A space for our hearts to be pierced - so that as a people we may begin the long, long journey back towards truth and righteousness.

We know this won’t happen. But it should, it should, it should...


  1. Rock On Howard! ... say it louder... and I will keep saying it too - mo

  2. no howard cooper is intellectually bankrupt confusing the government for the time being of the political entity that is the state of israel with the law of moses and the jewish people. category confusion like a rabbi and a psychotherapist. and anyway as neither is qualified to lecture on the universal declaration of human rights

  3. Dear Rabbi Cooper,

    I came across your blog via the Comment is Free article you wrote about why we should be filled with Hope by the events in Egypt. Both in that article and this, I agree with the vast majority of what you have to say and commend you on it and hope that you continue to write such rousing pieces.

    As an Israeli who moved here from England, however, I would suggest a slightly different approach. I understand that you see yourself as having an internal conversation within the Jewish people about Israel's actions - one in which you are entitled to use the Jewish tradition to show us how badly we are doing (and no question we are doing badly). But I assure you of two things - Israelis do not consider Jews who live outside of Israel as part of their inner circle, but rather as outsiders, and the Guardian Newspaper is considered as inimical to the interests of the Jewish people (for right or wrong). As such, while I 100% agree with your message, I fear that it will be misheard. When you tell other Jews that they should hear the voice of Moses in the Egyptian revolution - that is a powerful message, which should resonate with us. When you say it on the Guardian website, it comes across as an attack.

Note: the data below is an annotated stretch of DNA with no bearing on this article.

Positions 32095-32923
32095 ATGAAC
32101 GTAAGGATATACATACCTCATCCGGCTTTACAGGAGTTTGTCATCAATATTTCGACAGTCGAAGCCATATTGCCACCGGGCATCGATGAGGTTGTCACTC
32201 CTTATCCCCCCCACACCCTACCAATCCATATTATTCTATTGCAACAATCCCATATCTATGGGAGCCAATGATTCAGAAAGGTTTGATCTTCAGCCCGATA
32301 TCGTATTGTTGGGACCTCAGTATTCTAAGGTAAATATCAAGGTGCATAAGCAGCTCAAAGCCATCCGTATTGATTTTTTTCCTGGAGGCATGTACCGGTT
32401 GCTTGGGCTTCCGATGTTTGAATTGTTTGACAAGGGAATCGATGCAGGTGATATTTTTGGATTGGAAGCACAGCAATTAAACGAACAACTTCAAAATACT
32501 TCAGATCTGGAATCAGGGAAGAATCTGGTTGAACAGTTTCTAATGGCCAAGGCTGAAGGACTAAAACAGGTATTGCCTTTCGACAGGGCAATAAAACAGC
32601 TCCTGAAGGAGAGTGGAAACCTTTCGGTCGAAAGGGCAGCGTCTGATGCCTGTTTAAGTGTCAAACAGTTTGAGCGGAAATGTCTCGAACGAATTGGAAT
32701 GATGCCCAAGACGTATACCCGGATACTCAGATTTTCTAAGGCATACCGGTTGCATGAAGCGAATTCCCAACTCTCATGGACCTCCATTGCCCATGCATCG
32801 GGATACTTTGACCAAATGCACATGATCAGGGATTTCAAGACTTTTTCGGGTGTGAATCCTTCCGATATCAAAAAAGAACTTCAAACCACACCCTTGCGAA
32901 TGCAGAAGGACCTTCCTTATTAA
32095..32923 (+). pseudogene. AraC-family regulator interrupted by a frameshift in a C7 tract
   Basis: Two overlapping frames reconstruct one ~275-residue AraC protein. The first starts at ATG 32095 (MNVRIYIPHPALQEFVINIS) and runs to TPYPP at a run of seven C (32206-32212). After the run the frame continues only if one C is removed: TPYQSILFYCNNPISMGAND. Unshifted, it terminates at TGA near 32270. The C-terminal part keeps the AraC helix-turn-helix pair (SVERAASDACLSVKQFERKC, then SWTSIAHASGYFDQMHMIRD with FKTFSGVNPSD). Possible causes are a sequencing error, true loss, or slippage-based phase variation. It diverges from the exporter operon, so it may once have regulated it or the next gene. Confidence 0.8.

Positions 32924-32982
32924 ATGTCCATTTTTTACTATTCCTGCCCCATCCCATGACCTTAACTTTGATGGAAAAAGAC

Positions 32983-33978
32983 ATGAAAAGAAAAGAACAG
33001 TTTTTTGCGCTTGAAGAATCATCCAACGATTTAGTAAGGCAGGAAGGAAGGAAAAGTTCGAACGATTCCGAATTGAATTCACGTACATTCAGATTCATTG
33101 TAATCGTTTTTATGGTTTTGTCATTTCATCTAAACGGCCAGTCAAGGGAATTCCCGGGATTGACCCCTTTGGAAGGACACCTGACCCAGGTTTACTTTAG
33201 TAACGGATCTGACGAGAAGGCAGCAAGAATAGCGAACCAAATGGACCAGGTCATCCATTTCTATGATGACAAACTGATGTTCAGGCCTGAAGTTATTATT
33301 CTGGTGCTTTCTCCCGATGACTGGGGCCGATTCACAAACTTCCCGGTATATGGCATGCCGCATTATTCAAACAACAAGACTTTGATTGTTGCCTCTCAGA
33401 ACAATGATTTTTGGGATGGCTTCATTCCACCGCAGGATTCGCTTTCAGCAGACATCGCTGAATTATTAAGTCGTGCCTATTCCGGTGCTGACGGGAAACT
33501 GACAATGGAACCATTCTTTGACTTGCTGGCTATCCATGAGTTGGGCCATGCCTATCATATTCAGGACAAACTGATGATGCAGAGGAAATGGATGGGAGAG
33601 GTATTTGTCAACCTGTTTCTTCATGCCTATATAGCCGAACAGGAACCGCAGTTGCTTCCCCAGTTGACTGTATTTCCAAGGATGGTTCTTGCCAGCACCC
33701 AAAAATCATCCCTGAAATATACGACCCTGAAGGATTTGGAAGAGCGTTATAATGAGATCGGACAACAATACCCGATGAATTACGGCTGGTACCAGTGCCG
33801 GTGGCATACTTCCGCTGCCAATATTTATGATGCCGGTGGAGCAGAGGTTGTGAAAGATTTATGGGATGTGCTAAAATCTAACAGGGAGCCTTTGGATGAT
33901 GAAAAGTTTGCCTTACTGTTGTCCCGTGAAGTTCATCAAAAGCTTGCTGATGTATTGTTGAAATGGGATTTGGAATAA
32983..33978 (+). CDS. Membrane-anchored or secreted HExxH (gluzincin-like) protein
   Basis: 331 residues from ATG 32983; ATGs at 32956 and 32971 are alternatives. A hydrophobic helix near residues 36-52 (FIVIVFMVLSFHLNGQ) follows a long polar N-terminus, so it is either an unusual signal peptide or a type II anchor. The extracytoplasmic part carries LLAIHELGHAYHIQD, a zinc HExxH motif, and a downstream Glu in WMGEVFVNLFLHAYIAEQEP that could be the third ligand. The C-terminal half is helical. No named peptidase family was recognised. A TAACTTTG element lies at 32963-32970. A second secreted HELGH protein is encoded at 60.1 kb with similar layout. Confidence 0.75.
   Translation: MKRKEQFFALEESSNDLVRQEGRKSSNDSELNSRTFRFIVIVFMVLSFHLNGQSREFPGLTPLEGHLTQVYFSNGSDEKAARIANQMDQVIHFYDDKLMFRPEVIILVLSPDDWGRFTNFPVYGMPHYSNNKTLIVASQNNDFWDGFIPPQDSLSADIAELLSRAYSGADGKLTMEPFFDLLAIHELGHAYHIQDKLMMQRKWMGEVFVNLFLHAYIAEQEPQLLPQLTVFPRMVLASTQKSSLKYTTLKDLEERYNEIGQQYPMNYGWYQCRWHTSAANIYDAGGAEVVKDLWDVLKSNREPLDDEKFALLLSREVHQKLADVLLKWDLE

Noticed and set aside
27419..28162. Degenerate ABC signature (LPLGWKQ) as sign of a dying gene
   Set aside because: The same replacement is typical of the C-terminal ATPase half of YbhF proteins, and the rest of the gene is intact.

I hope you don't take this the wrong way - as I said, I very much liked your articles, but fear that you will only receive over-defensive responses because of your choice to publish them via Comment is Free.

    All the best,

    Haim Shalom

    P.S - say hi to Zoe for me.

  4. Haim, you are too polite.

    Howie, you are morally bankrupt. How you dare call yourself a rabbi is beyond me.

    Quoting Freedland as a credible source indicates your failure to research and understand the subject. You might as well quote Yusuf al-Qaradawi.

  5. Cooper, or Kapo?

    Watch this, you prick.

  6. I suggest that you call yourself Imam Cooper. Somehow Rabbi doesn't seem to fit with your teachings. If I wanted to be nasty, I'd call you a morally depraved traitor, but I'm in a good mood today, so I won't.

  7. Has Israel become morally bankrupt? No, of course not. However, those who want to find "evidence" to support such an absurd hypothesis will easily find it in this transparently feeble attack on Israel and the PA by Al Jazeera and The Guardian (no surprises there). I'm rather surprised, Rabbi Cooper, that you fell for it.

  8. Howard
    Like many of our intellectual leaders, Howard, you seem bitterly disappointed by a world which simply won't say 'let bygones be bygones'. This was the disappointment which motivated CND and the Peace Pledge Union. If either had succeeded entirely, war was assured, one the West would have lost(disarming in the face of overwhelming force is mistaken).

    Similarly, when you are presented with (agreed, damnable) evidence of deception and power play you see only one aggressor. In fact there are two, as the video makes horribly clear. (No excuse for insults, thesteetman.)

    Israel is undoubtedly not the great moral leader today. (Neither is Britain.) But with its open democracy, media and borders, in comparison with what surrounds it, it's the best. Imagine being gay in Iran! Err..

    ..don't bother. Iran doesn't have any gays. Not anymore.